Hi and welcome back to another one of my blogs for Sairee Cottage Diving Koh Tao. Jelly fish are beautiful, yet a sore reminder of our Ocean’s deteriorating health as their number increase is only partially a natural cause and mostly an effect of pollution levels increasing in our ocean.
Any of you who follow my Instagram or Facebook pages will know that I am obsessed with taking photos of jelly fish. As a photo subject, jelly fish present a big challenge, which i love, with their translucent bodies letting so much of the strobe light pass through them while it over exposes any fish near by. I also love the fact that certain types come with a certain amount of risk of getting stung, and the higher the risk the more rewarding the photo. As much as I love these strange, almost alien like creatures they are a huge sign of many problems with our oceans. Over the last few years I have seen a dramatic increase in the amount of jelly fish and how long the season of them being on Koh Tao lasts. This is not just a localized case, it’s a global problem. Along the west coast of America the Humbolt squid have taken spread over a huge range of ocean and in Scotland so many jelly fish flooded a nuclear power plant’s water intake system that they had to shut it down. This is due to many reasons….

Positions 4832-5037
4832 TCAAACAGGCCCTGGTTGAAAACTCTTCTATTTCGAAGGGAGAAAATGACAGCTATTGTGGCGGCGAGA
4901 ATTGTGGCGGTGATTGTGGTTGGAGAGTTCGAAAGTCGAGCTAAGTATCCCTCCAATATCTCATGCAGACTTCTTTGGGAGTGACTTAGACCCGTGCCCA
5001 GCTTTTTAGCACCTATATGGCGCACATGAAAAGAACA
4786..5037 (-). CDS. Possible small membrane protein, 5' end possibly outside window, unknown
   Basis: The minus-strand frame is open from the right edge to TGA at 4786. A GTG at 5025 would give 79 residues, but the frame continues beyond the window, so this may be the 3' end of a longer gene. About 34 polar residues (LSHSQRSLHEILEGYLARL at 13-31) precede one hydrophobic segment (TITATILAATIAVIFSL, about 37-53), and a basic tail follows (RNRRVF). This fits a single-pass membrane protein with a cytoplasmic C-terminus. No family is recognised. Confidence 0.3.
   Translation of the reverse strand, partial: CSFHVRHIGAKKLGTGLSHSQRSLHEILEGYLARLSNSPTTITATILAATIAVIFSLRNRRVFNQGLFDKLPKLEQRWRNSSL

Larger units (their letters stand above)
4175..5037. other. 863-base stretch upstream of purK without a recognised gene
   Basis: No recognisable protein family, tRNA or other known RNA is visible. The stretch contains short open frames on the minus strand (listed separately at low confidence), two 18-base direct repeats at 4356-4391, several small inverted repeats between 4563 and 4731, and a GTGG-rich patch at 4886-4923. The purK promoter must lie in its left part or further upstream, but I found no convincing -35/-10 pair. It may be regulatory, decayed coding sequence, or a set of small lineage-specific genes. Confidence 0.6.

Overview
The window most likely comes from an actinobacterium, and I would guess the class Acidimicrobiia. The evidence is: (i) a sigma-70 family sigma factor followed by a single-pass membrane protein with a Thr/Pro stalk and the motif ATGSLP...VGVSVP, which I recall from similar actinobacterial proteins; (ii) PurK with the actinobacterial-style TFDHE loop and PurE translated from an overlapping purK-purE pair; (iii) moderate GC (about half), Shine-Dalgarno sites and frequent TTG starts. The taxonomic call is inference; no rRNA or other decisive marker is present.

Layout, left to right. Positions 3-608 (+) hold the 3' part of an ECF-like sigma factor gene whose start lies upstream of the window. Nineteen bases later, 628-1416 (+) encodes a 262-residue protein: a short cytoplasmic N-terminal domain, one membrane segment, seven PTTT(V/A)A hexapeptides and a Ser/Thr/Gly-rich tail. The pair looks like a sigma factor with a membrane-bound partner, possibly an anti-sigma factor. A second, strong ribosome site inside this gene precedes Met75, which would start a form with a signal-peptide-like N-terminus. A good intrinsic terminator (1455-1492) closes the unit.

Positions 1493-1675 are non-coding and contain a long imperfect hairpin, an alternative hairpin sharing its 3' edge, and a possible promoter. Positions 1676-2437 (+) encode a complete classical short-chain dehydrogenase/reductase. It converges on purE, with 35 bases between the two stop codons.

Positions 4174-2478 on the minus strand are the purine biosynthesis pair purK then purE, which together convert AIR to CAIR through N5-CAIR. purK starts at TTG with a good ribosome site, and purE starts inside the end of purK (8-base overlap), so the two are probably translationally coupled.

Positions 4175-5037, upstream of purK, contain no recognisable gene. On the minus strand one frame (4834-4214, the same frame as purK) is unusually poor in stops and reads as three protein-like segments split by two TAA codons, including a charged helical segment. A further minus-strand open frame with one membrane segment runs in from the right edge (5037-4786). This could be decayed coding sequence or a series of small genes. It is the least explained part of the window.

Jelly fish can handle a lot of harsh conditions and with the amount we pollute our seas and the amount that our oceans are being over fished it is creating an environment where they can and will thrive. Their strange bodies can withstand a lot more than many other forms of marine life and can reproduce at an explosive rate when the opportunity presents itself. Jelly fish can also reproduce asexually which means that it only takes one jelly fish to reproduce into the millions.
Additionally, global warming has helped many species of jelly fish breed faster and spread further. Many of these jellies get sucked up into the ballasts of ships and transported great distances to eventually then invade new region that they do not belong to. Invasive species are a huge problem to many marine eco systems and millions of tons of ballast water is transported around the globe every single day.
We are constantly filling the sea with pollution including a lot of fertilisers which, as a consequence, deplete the oceans oxygen levels. This kills off most marine life but the jellies can survive this process leaving them in an area with no food rivals or predators to lessen their numbers. Within the deeper parts of our ocean, over fishing and habitat destruction is having a similar result. Huge numbers of jelly fish get eaten by pelagic species of fish, whales and many other creatures but with most of them ending up in nets as bycatch or in a bowl of soup as a prestigious meal, the jelly fish maintain their strong numbers.
This is a clear sign that we need to take better care of our fragile environment before its too late. Eat less sea food or cut it out altogether. Reduce the amount of waste you create which potentially could end up in the sea. If you have a garden, try growing some of your own fruit and vegetables. These are just a couple of basic ideas that will help take off some of the pressure we put on our oceans. Don’t think that one person doesn’t make a difference. If everyone thinks like that, then nothing will ever move in the right direction, ensuring our future.